To lookat Galway Cathedral you could be mistaken for thinking that this dignifiedlimestone construction is centuries old.In truth it was begun in 1958 andcompleted in 1965, on the site of Galway’s old city prison.The architecture isa big jumble, and has Romanesque influences in its plain walls and narrowsemi-circular window arches, Gothic in its traceried rose above the mainportal, and Renaissance in its barrel vault and magnificent dome reminiscent ofIl Duomo di Firenze.The windows are the work of British stained glass artistPatrick Pollen, who also produced a mosaic depicting the crucifixion and StJoseph the Worker, while the German-Irish sculptor Imogen Stuart created animage of the Virgin Mary.
Datingback to 1320, this church is Ireland’s largest medieval parish church hostingregular services.It is dedicated to St Nicholas of Myra, the patron saint ofseafarers and constructed from Galway’s signature grey limestone.In the middleof the 17th century the largest body of Irish genealogical lore, Leabhar nanGenealach, recording the heritage of families across Ireland, was written atthis very place.Most of the architecture is from the 14th and 15th centurieswhen the church was enlarged.You can find evidence of iconoclasm inside,carried out by the Puritan Oliver Cromwell’s troops in the 17th century.Thebaptismal font is from roughly this period and has an image of a dog carvedinto its side, while the oldest ledger stone in the church belongs to one AdamBures, dating back to the 1200s.
Rightbeside The House Hotel, by the Corrib River, the Galway City museum opened in anew building in 2007 and is a free and multifaceted attraction coveringGalway’s archaeology, folk history, art and natural history.You can see atraditional Galway sailboat, known as a “hooker”, and the “Great Mace” amagnificent piece of ornamental silverware produced in Dublin at the start ofthe 18th century.Fragments from the 16th and 17th centuries are presented inthe “Medieval Stone Collection”, which has corbels, plaques, coats of arms, chimneyfragments and two complete 16th-century fireplaces.There’s also a photographygallery documenting the city from the 1950s onwards, and artefacts like pipes,bottles and tin signs from Galway’s pubs dating to the 19th and 20th centuries.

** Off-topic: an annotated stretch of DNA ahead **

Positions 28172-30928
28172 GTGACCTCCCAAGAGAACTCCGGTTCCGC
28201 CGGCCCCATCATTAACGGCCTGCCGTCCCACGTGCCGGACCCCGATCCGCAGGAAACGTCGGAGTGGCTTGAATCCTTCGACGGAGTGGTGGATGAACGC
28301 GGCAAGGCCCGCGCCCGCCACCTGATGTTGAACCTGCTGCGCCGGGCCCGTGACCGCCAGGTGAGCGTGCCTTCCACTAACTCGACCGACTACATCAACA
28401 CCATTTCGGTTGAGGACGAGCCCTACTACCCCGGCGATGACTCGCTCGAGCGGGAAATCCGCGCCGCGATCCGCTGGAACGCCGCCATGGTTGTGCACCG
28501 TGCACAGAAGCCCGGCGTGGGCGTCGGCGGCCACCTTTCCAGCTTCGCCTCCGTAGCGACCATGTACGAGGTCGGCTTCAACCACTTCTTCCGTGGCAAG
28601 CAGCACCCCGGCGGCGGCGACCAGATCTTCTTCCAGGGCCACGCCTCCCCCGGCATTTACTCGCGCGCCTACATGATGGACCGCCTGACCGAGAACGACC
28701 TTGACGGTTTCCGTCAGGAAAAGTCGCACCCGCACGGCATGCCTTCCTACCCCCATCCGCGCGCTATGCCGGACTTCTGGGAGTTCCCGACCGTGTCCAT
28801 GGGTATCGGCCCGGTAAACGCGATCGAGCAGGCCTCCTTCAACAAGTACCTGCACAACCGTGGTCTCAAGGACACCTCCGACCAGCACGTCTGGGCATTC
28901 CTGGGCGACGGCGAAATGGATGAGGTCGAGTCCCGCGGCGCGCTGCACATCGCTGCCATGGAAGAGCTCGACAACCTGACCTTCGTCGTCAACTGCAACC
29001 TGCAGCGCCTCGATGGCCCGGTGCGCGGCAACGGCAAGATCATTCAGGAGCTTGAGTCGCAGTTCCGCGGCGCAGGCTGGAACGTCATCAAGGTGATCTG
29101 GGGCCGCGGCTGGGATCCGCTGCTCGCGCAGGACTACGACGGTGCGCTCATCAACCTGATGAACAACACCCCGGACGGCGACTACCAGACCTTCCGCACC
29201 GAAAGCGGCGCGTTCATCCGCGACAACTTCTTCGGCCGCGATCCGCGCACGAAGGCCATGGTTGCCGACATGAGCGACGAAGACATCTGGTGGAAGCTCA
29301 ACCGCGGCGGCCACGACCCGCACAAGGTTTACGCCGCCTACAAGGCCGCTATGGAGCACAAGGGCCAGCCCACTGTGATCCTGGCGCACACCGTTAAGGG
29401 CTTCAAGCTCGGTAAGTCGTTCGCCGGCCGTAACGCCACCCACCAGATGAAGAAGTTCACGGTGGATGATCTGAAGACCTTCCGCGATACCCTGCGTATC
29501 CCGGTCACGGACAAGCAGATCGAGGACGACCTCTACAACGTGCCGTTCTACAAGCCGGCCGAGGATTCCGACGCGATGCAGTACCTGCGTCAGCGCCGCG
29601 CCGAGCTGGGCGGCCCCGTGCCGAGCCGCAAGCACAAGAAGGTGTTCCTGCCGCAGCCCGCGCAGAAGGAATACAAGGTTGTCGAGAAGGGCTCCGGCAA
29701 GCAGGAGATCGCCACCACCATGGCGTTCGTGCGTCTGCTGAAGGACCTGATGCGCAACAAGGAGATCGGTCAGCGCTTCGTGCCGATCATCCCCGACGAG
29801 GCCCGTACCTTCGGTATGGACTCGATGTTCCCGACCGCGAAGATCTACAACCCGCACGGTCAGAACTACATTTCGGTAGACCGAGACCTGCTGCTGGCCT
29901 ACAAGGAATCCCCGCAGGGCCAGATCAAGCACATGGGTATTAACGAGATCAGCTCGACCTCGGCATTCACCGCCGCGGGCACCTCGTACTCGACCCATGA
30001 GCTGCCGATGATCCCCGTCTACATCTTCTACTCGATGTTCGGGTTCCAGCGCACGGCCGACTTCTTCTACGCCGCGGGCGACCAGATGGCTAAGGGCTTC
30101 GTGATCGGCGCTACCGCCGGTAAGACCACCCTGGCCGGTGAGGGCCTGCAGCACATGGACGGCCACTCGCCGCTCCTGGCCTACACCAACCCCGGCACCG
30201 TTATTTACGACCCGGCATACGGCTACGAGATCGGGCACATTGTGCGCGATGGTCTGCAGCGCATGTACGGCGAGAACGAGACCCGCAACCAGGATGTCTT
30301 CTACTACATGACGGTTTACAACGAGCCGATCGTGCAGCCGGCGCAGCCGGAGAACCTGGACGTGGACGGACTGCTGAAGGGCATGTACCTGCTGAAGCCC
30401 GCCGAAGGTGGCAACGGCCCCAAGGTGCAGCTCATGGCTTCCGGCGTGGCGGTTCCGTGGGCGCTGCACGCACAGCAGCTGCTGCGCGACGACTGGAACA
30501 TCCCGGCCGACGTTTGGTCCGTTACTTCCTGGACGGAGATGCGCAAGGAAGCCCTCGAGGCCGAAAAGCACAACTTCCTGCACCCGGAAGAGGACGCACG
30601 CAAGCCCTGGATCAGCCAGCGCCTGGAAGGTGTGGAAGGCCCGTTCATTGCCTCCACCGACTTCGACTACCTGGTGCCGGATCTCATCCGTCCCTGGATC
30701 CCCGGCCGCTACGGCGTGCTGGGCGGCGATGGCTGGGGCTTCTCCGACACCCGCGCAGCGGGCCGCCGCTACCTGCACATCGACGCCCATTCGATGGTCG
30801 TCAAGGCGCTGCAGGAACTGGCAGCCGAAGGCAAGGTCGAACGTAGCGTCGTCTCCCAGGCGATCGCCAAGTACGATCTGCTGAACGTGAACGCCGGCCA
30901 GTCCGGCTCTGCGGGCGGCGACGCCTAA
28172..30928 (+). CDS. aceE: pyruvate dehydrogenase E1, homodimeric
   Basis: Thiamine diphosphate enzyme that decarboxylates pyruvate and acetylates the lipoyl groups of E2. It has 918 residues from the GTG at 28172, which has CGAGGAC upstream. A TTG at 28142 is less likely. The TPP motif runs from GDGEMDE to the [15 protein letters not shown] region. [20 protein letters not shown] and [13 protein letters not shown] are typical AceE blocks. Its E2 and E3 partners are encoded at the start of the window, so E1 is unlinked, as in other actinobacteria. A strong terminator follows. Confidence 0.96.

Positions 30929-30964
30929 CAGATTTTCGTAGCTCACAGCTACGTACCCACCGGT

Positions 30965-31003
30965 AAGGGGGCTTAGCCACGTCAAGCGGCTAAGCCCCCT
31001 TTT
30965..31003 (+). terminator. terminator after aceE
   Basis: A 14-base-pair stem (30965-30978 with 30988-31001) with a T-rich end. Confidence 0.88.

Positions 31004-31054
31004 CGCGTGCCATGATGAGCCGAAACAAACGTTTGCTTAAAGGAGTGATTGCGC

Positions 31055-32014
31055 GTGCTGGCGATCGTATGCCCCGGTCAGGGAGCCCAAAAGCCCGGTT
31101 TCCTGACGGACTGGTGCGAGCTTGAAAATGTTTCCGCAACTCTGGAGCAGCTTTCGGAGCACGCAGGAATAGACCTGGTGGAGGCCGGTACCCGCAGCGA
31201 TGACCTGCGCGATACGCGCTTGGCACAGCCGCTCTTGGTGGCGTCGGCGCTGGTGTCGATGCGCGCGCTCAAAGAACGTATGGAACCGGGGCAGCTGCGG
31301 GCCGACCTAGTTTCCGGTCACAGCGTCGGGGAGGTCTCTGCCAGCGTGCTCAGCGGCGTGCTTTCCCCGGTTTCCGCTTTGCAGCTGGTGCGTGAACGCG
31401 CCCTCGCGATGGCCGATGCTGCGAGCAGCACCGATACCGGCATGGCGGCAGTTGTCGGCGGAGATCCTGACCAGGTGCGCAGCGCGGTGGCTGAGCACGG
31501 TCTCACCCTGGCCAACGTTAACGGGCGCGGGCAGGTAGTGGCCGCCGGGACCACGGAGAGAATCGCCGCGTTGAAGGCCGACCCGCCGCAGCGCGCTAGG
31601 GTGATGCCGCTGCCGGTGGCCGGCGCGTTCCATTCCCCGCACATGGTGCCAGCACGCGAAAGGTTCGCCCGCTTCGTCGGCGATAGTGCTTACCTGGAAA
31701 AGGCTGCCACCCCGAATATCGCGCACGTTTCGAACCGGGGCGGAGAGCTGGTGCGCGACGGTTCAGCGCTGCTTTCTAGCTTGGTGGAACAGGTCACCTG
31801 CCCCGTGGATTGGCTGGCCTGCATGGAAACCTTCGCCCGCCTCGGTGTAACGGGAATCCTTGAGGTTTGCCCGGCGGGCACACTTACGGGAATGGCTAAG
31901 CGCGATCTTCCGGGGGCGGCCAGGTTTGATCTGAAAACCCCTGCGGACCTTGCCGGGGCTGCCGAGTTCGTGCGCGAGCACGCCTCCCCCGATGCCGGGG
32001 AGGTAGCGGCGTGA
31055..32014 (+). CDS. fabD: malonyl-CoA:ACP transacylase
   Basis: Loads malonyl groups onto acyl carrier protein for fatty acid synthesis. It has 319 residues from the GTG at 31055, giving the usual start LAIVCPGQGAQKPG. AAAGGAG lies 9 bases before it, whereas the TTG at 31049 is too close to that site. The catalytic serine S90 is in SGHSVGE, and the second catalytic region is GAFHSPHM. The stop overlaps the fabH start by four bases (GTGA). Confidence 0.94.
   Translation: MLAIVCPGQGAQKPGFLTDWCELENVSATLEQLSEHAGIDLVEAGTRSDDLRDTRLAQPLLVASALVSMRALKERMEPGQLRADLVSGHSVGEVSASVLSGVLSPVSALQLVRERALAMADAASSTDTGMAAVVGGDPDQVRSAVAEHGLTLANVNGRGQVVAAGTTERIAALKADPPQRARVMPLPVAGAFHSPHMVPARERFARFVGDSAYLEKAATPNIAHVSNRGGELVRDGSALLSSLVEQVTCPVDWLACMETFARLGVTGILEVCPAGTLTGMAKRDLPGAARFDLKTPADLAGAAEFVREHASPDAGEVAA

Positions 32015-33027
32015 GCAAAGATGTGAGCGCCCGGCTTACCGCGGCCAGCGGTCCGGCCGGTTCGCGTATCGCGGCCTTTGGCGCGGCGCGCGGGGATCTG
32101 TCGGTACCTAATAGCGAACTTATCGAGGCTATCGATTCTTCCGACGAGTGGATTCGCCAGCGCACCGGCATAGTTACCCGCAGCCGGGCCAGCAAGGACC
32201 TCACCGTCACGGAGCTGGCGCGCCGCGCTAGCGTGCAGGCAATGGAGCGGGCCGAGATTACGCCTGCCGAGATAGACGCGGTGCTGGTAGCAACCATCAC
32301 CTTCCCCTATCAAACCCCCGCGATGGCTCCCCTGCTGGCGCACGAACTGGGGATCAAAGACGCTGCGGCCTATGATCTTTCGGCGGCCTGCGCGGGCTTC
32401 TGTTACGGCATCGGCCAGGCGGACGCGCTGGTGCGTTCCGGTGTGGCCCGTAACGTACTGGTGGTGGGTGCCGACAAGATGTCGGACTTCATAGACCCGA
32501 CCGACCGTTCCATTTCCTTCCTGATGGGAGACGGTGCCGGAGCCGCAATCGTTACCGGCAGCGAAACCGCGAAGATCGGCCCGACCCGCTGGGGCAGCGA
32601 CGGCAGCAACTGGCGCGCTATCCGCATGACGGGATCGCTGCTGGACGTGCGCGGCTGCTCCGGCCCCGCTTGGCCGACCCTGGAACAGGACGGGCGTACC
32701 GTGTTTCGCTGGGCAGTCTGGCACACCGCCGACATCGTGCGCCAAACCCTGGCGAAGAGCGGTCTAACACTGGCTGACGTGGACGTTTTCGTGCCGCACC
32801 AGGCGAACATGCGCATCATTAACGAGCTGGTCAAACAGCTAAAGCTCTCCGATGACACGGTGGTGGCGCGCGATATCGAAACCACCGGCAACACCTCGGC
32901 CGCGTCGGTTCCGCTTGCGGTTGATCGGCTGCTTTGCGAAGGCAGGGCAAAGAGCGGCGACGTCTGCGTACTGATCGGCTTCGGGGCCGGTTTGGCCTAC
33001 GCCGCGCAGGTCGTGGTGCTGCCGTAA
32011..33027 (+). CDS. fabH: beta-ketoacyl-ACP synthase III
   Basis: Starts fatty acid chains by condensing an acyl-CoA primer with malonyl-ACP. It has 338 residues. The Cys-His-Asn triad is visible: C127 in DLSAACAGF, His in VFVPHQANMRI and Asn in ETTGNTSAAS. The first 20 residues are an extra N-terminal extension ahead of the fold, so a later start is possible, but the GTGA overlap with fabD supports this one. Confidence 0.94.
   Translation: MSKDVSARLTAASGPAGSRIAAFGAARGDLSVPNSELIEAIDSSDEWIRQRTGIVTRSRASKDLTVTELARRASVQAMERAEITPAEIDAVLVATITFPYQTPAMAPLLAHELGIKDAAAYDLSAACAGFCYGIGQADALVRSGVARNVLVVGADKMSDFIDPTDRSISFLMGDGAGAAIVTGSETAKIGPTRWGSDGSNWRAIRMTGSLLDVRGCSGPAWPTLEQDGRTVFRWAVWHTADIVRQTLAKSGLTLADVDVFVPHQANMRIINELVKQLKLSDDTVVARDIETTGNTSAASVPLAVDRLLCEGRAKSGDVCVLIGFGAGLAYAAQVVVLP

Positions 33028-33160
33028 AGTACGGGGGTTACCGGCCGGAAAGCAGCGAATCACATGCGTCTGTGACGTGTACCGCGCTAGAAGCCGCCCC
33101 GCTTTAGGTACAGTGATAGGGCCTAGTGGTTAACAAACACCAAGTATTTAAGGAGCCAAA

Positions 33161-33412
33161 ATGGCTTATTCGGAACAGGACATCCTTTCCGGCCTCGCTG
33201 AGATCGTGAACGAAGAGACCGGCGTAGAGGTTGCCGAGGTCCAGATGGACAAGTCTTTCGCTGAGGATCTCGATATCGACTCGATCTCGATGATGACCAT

Namedafter one of Galway’s 14 Tribes, the quaint Kirwan’s Lane lies inside Galway’sformer city walls.This tight pedestrian street curves through a ravine ofrustic stone houses that have elements dating back to the 16th and 17thcenturies.These buildings hold pubs, restaurants, cafes and arts and craftsshops, and outdoor tables skirt the path when the weather’s good.BuskerBrowne’s Pub here has the vestiges of the Dominican Slate Nunnery, donated byJohn Kirwan in 1686.